Follow Our Step-By-Step Guide & Get Your First Dunk In Just Weeks
We remember Michael Jordan taking off from the free throw line in 1988 and Vince Carter putting his elbow in the rim in 2000 NBA dunk contest.
These are the type of dunks that will forever be on highlight reels and have been the source of motivation to make basketball players around the world want to learn how to dunk a basketball.
Whether we are 6-foot-7 or under 6-foot, we as basketball players all want to have the power to light up the crowd with a monster jam or deflate your opponent’s spirits with a two-handed slam.
Unfortunately, every basketball player doesn’t have the genetics to just walk into a gym and dunk, but with the right training and hard work you can achieve your first dunk.
In this article, we’re going to breakdown the steps you can take to learn how to jump higher and improve your chances of making your dream of dunking a basketball come true.
Hopefully by the time you’re done reading, you’ll know exactly what you can do to improve your ability to dunk.
The road to your first dunk is NOT going to be easy, but the payoff will be well worth it.
It is not ridiculous to think that you can add 10+ inches to your vertical over 3 month period.
In fact, people following some of the best vertical jump programs on the market are pulling off their first dunk in only 8 weeks. Very impressive indeed!
The Key to Dunking a Basketball: The Vertical Leap
The vertical leap refers to how high you can jump. Obviously a higher jump is crucial for dunking a basketball. If you have a poor vertical leaping ability you will never dunk (unless your 7ft+ tall).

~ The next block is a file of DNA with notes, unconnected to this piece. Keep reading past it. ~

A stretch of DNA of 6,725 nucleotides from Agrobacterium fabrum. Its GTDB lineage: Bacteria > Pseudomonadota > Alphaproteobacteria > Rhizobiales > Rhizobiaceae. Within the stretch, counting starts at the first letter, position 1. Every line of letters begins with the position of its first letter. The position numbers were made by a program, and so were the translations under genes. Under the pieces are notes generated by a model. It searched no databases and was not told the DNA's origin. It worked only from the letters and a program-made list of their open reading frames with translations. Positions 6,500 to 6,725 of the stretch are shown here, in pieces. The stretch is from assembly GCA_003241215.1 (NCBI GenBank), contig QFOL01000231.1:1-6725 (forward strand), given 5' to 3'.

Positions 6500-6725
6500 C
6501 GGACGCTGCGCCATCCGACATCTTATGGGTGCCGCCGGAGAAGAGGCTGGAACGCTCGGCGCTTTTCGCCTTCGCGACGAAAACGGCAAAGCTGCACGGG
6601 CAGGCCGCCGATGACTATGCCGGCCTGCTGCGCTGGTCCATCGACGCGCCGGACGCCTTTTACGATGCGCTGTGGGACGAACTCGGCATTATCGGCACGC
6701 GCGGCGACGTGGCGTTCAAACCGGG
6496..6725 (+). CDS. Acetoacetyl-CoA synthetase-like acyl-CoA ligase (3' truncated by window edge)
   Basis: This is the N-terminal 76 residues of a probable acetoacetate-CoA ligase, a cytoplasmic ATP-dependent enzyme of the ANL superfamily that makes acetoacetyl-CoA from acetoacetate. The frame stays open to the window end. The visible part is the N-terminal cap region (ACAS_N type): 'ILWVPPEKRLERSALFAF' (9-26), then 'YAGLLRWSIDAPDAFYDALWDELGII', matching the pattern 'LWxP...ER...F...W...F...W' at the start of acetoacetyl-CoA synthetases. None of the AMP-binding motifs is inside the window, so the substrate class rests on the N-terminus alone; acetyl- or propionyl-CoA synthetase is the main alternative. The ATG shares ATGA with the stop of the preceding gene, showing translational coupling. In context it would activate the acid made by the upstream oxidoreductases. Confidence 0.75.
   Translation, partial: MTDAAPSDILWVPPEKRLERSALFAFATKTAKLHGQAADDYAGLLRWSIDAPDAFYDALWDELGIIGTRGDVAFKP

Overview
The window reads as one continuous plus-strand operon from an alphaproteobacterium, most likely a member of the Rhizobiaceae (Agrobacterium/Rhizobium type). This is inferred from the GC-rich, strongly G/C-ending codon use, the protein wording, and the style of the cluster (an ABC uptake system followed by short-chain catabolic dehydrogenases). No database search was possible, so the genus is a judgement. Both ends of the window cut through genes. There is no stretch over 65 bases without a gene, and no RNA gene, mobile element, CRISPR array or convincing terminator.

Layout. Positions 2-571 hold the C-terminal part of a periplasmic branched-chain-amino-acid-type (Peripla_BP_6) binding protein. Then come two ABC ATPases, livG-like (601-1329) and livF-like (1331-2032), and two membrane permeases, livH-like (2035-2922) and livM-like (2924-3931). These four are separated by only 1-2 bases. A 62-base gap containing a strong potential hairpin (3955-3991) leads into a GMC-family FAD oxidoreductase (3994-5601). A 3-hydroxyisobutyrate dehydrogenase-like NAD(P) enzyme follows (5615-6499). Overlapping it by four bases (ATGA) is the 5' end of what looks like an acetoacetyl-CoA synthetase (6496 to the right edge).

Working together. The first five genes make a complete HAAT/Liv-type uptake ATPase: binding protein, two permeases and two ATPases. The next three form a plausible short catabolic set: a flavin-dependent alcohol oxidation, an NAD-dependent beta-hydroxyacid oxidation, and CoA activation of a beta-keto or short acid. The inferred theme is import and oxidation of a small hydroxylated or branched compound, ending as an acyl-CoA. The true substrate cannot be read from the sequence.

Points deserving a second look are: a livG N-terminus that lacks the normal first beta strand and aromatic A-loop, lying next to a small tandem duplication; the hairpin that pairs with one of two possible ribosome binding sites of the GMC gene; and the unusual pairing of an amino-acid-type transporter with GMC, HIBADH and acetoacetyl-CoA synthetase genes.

An above average vertical leap allows athletes to add variety to their dunk routines. If you want to throw down two hand jams and windmills you will need an above average leaping ability of approximately 30+ inches.
In this guide we will be focusing on learning how to dunk. Learning how to increase your vertical leap is obviously a major part of that.
In this guide we will focus on dunk tips and only touch on the basics of jump training. We have created many other helpful resources that can help you learn how to increase your vertical leap.
I will refer to these helpful resources throughout this article to make it easy for you to find the info you need to succeed.
How To Dunk A Basketball
Dunking requires athleticism and ball control. It can be very difficult for most people to do. However, there are a few fundamental things that you can learn that will make the process of dunking easier.
Let's take a look at the 4 basic steps in the dunking process:
Step 1: Build Your Dunk Approach Speed/Momentum
Some people can dunk from a standing position. These people are usually either very tall or very powerful. However, most people jump best and prefer to dunk off a run up leading into a single foot takeoff. Make sure you have enough distance to build speed over your approach. The three point line is a good place to start for most people.
Step 2: Mark Your Dunk Take-Off Position
Mark the area where you want to jump from on the ground. This will eliminate any guesswork about where to jump during your run start. You can use tape or chalk to mark the spot. Remember the faster you run the more distance you will travel horizontally. Having a target will help you build an efficient dunk approach.
Step 3: Try Touching the Rim First. Increase Gradually